Monthly Archives:

December 2014

Duration, duration, duration – a review of bond market returns in 2014

This time last year many thought that duration management was going to be the key to success in 2014. Yields were expected to rise as the Fed weaned the market off QE and began to normalise rates. As a result, only the very brave would have been positioned long duration heading into 2014. To be positioned as such would presumably have taken some explaining, particularly when set against what se…

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The 2014 Bond Vigilantes Christmas Quiz – the answers and this year’s champion

Thanks for another huge haul of entries to the Bond Vigilantes Christmas Quiz.  Three people got full marks (20 points plus the bonus half mark for spotting the Goldhawk Road rail bridge), but the first out of the hat was Marton Huebler of Fidelity Worldwide Investment.  Congratulations – we’ll be in touch to find out where you’d like us to make the charitable donation to.  You’ll also get the …

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The M&G YouGov Inflation Expectations Survey – Q4 2014

Today we launch the next edition of M&G YouGov Inflation Expectations Survey which polled over 8,200 consumers across the UK, Europe and Asia.

The Q4 report reveals that consumers’ short-term inflation expectations continue to moderate across most regions, although they remain well above current inflation levels. Long-term expectations remain resilient despite this year’s low inflation environm…

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Either longer dated index linked gilts are very vulnerable, or the UK economy is

If at the beginning of 2014 you had made a list of what you thought would be the best performing fixed income asset classes globally for the coming year, it’s very unlikely you’d have put UK index-linked gilts at the top. It’s probably even less likely that you’d have put Argentina’s (hard currency) bond market in second place, especially if you had been told that Argentina would default in 201…

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Bretton Woods competition winners: 15 signed copies of Ed Conway’s The Summit go to…

The following 15 people correctly answered that President Richard Nixon effectively ended the Bretton Woods era in 1971 by suspending the convertibility of the US dollar into gold.  Thanks everyone for entering – we will contact the winners by email to arrange delivery of the book.  If you didn’t win, why not try the Bond Vigilantes Christmas Quiz

  1. Frank Markey – Wells Fargo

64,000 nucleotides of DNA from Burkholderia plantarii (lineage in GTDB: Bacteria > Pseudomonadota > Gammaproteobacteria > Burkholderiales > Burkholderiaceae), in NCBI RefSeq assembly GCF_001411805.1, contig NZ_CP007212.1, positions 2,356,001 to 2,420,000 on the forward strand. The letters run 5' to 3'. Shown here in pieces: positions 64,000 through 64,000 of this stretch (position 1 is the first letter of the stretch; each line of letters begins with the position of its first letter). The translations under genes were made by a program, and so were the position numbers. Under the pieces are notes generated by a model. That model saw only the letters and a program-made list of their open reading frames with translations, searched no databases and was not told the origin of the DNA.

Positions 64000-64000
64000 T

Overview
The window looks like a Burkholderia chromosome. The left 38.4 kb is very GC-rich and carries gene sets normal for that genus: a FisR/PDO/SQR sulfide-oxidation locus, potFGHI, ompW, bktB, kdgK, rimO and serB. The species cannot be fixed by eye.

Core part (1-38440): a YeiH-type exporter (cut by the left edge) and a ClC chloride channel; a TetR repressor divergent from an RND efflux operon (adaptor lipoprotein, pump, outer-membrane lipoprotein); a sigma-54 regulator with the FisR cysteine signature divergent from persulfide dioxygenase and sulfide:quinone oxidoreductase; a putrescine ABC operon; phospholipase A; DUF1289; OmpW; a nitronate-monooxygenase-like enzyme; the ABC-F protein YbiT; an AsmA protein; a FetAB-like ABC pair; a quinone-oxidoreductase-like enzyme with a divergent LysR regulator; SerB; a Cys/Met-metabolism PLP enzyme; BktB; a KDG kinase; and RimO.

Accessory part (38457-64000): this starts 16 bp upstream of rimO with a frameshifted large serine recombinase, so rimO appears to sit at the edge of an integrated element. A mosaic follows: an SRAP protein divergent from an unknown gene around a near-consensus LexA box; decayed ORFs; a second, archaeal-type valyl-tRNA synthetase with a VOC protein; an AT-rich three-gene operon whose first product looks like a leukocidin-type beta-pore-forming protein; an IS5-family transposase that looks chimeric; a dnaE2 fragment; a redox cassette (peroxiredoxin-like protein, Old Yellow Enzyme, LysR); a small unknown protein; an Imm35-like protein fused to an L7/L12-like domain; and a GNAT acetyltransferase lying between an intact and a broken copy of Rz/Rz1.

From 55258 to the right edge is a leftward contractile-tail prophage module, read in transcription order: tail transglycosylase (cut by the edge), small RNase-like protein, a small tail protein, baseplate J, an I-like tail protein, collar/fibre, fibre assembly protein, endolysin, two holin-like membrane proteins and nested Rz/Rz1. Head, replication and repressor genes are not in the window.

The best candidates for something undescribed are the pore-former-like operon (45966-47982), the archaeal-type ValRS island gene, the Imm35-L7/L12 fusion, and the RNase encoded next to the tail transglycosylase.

2. Doug Brodie – Maste…

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Conservative QE and the zero bound.

It has been a while since we talked about QE, but we covered this substantially in the past (see for example ‘Sub Zero?’,  ‘QE – quite extraordinary‘ and ‘Quantitative easing – walking on custard‘). It now appears, at least for the time being, to be a part of monetary history in the UK, and more recently the US. However, it is being reapplied in Japan and about to do a grand tour of Europe. Our…

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Panoramic Outlook: Jim Leaviss’ view of the year ahead in bond markets

Oscar Wilde supposedly once said that ‘everything popular is wrong’. Well, the overwhelming consensus at the start of 2014 that bond markets were not a great place to be invested turned out to be very wrong indeed. The relentless march lower in bond yields, and thus strong performance from government bonds and investment grade (for example, sterling IG has returned more than 10% so far this yea…

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M&G Bond Vigilantes Christmas Quiz 2014

Here is the 8th annual Christmas Quiz. 20 questions, and the closing date for entries is midday on Tuesday 23rd December. Please email your answers to us at bondvigilantes@mandg.co.uk. The winner will get to choose a charity to which we will donate £200. He or she will also get a copy of “Anger is an Energy”, John Lydon’s new autobiography. Four runners up will also get a copy of the book. Good…

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The Chinese corporate bond market – a video

I was in Hong Kong a couple of weeks ago to find out more about the Chinese corporate bond market. To start with it’s huge, and growing rapidly. But it comes with some well-known challenges – the large weighting towards property debt, the lack of information about issuers (ratings tend to be done only by the domestic ratings agency), and perhaps most worryingly the issue of structural subordina…

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War Loan called. Yay. Quick thoughts…

It has finally happened: the DMO has elected to call and refinance the 3 ½% War Loan, which at almost £2bn in size is by far the largest perpetual gilt outstanding. We’ve been banging on about this for years (see comment from 2011 here), and Jim is worried he hasn’t got anything to write about anymore. Jim typed up a few thoughts after the much smaller 4% Consol was called in October, here are …

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